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Capital Gains Tax: What Do You Owe This Year?

When it comes to capital gains taxes, timing is everything

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Markets have been in the bull phase for most of the past decade, which means most investors have needed to get awfully cuddly with the capital gains tax.

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It’s not a bad problem to have.

Still, the capital gains tax can be confusing, and you have to keep a number of things to keep in mind with respect to how the system works.

For one, there are quite a few tax terms, including …

  • Capital Asset: The IRS definition is a bit fuzzy, but for the most part, a capital asset is anything that is property that may generate a return, such as a stock, bond, mutual fund, a rental or even a home.
  • Cost Basis: This is what you pay for a capital asset. This includes any fees, such as commissions or sales taxes. You can also include the cost of improvements, such as adding a room on a home or rental.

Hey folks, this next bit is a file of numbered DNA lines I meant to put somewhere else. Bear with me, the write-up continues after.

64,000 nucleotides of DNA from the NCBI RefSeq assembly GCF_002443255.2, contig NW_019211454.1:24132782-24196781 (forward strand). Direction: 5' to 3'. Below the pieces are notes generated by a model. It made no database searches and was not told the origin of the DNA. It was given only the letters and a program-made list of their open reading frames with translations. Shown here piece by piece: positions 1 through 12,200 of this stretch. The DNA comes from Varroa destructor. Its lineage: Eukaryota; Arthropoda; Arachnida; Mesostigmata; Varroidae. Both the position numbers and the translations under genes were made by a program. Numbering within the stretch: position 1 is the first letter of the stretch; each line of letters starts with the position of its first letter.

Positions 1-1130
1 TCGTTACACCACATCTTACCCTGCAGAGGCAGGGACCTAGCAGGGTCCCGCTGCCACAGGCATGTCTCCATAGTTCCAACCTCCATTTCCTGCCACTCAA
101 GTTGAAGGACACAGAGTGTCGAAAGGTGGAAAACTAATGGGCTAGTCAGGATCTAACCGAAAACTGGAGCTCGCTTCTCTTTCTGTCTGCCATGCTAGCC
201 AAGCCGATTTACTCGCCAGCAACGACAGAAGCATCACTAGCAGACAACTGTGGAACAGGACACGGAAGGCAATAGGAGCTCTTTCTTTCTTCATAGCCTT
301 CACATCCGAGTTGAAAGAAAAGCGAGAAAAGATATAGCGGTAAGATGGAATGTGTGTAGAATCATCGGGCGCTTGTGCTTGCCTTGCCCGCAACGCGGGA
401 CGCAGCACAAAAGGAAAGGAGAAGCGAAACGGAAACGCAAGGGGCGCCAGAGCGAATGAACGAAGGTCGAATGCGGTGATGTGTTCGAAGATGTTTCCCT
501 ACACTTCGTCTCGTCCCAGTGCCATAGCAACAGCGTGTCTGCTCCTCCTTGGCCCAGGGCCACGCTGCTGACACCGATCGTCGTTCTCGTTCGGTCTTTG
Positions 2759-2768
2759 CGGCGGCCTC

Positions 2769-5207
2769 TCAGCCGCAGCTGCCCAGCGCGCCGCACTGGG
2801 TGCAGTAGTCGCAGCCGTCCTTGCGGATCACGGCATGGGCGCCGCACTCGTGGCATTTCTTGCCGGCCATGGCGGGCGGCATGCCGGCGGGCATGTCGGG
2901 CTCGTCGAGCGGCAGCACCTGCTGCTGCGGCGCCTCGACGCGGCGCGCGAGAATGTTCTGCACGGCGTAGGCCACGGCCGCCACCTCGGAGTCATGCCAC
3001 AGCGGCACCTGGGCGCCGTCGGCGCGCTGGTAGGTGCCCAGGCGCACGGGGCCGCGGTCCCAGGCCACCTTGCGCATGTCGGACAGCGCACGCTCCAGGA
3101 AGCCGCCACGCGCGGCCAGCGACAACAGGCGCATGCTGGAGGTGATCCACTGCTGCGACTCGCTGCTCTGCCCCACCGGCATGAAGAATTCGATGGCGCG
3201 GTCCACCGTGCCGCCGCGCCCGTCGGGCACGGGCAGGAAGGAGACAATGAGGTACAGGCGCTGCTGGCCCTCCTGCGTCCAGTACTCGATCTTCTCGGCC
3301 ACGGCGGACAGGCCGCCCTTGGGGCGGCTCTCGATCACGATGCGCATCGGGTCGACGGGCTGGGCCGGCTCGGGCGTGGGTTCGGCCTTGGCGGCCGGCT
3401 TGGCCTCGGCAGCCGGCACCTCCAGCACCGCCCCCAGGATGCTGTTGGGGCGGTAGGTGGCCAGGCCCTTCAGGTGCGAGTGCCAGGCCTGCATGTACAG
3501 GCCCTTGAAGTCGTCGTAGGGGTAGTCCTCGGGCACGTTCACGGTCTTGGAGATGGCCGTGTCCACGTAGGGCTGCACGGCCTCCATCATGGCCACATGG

• Realized: This is what you receive when you sell the capital asset.

Capital gains tax applies to realized gains/losses. You calculate this by subtracting the amount realized from the cost basis.

For example, suppose you purchased 100 shares of Facebook Inc (NASDAQ:FB) when the stock price was at $90. This means your cost basis is $9,000. Later, you sell your shares when the price is $110, which gives you a realized amount of $11,000. Your capital gain is $2,000.

All of this should be recorded in your brokerage account, so you shouldn’t have to do the math yourself. What’s more, you’ll get a full-year tax statement that will allow you to complete your tax return.

Calculating the Capital Gains Tax

The tax you must pay will depend on your taxable income, filing status and the length of time you have held onto the capital asset.

Continuing our Facebook example, suppose you sold the stock within a year or less. In this case, the taxes you will pay will be at your “ordinary” rates — whatever your income is typically taxed at. This means you could pay as much as 39.6% depending on your tax bracket.

However, you get a big-time tax advantage if you hold onto the capital asset for more than a year before realizing the gain. That makes you eligible for the long-term capital gains tax.

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Article printed from InvestorPlace Media,

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